By Emily Le Coz/NEMS Daily Journal
I was driving through downtown Tupelo one night last month when I spotted a furry lump in the middle of Green Street. My eyes fixed the motionless mass as my car rolled near.
Poor thing, I thought, realizing it was a dead possum. I hate seeing the bodies of crushed creatures lying in the road. It seems so cruel.
But as I drove past the possum, it began to move. It lifted its broken body and shuffled a half-foot toward the curb.
I slammed on my brakes.
I’m no big possum lover, but I can’t just leave an injured animal struggling in the street. I had to help it.
My hazard lights flashed as I exited the car. The possum wiggled a bit nearby, then looked at me as I approached. His eyes shimmered with shock, blood dripped from his ears. He was in bad shape.
I called a friend from the Tupelo-Lee Humane Society, who advised me to call 911. So I did.
“What’s your emergency?” the dispatcher asked.
My injured possum hardly qualified as an emergency, but I relayed my information nonetheless.
“Yes,” I said, “I’m standing near an injured possum on Green Street, and I won’t leave it until someone comes to help.”
Meanwhile, I waved approaching traffic around my car and the possum, trying to protect it from further assault.
It took just minutes before a squad car arrived. Its blue and white lights flashed along with my yellow hazards. We created a little scene on our stretch of the street.
The officer was polite but shrugged his shoulders. He didn’t know what to do with an injured possum, he said. We both stared at the creature for a moment, and then another squad car arrived. More blue lights, more people.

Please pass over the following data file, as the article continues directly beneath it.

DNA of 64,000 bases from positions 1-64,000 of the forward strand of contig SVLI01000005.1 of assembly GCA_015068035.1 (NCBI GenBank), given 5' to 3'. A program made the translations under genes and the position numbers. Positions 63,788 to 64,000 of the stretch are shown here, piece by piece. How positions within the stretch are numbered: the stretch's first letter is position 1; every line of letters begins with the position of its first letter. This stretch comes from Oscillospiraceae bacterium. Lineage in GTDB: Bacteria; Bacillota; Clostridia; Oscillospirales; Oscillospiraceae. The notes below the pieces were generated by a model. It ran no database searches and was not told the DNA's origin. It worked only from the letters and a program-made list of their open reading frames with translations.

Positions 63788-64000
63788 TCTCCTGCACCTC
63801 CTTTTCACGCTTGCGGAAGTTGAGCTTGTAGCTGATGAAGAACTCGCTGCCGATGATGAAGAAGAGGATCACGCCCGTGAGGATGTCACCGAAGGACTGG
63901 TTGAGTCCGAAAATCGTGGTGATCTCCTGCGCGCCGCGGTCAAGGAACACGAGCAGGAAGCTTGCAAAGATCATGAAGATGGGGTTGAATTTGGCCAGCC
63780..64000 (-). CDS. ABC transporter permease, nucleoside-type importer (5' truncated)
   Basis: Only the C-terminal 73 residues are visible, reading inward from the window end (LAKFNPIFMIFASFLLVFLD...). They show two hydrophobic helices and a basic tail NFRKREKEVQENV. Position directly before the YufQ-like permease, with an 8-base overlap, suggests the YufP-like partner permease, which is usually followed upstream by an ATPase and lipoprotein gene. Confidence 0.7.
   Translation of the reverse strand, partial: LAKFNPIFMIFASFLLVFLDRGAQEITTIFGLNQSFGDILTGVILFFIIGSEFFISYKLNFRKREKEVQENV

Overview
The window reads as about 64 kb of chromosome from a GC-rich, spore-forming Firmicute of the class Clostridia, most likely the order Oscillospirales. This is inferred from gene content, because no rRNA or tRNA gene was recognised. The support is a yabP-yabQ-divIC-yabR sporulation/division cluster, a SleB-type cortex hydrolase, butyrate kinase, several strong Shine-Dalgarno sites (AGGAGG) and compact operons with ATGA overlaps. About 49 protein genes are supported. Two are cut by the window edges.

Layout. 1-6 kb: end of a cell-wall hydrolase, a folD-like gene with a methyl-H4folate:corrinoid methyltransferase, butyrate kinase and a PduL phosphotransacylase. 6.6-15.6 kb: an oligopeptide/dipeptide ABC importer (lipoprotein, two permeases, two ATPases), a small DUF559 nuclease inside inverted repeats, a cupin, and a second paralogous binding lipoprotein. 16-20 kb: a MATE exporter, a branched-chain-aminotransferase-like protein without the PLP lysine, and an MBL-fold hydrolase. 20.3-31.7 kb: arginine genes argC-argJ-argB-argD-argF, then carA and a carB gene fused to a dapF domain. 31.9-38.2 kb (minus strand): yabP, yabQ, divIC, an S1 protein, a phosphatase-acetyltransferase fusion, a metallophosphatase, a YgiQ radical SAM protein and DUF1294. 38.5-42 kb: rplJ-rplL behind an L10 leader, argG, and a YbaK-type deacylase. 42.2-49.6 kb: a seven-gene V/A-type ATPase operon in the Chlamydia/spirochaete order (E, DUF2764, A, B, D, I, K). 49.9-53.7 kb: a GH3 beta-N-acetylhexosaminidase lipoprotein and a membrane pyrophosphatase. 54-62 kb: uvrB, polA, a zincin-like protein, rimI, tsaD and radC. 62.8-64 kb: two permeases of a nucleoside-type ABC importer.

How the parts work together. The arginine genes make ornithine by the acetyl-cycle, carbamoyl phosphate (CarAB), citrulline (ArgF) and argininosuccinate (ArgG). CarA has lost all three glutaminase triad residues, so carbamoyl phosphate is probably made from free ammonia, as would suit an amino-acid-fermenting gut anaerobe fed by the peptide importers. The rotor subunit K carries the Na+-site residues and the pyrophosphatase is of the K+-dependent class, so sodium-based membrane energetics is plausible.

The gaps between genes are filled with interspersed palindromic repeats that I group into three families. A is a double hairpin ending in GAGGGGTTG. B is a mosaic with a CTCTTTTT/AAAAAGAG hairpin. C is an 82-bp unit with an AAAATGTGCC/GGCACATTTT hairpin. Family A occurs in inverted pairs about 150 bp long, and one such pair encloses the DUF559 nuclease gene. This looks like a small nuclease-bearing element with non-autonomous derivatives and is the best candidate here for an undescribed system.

Then another car. It was an unmarked police cruiser carrying a detective. He joined the small crew now circling the possum. Our vehicles blocked a large portion of Green Street so that oncoming traffic had to squeeze around us. Motorists gawked from their windows, no doubt wondering why this possum garnered so much police presence – as well as that of a Daily Journal reporter.
“That’s one important possum,” I imagined people saying as they drove past us.
Finally, the detective grabbed a special pole from his trunk. He nudged it under the creature’s body and, grabbing the tail with his free hand, lifted it from the street. The detective carried the possum to a large magnolia tree in a nearby lawn and set him down.
“Thanks,” I said.
One by one, the detective and officers drove away. I was alone with my possum. My yellow lights blinked. Then I drove away, too.
I learned the next day that the city’s animal-control officer found the possum shortly after we’d left the scene. He placed it in his truck and was driving it to a wildlife rehabilitation specialist when the possum passed away.
I felt bad. But at least it didn’t die alone in the middle of the street. I hate it when that happens.
Contact Emily Le Coz at (662) 678-1588 or firstname.lastname@example.org.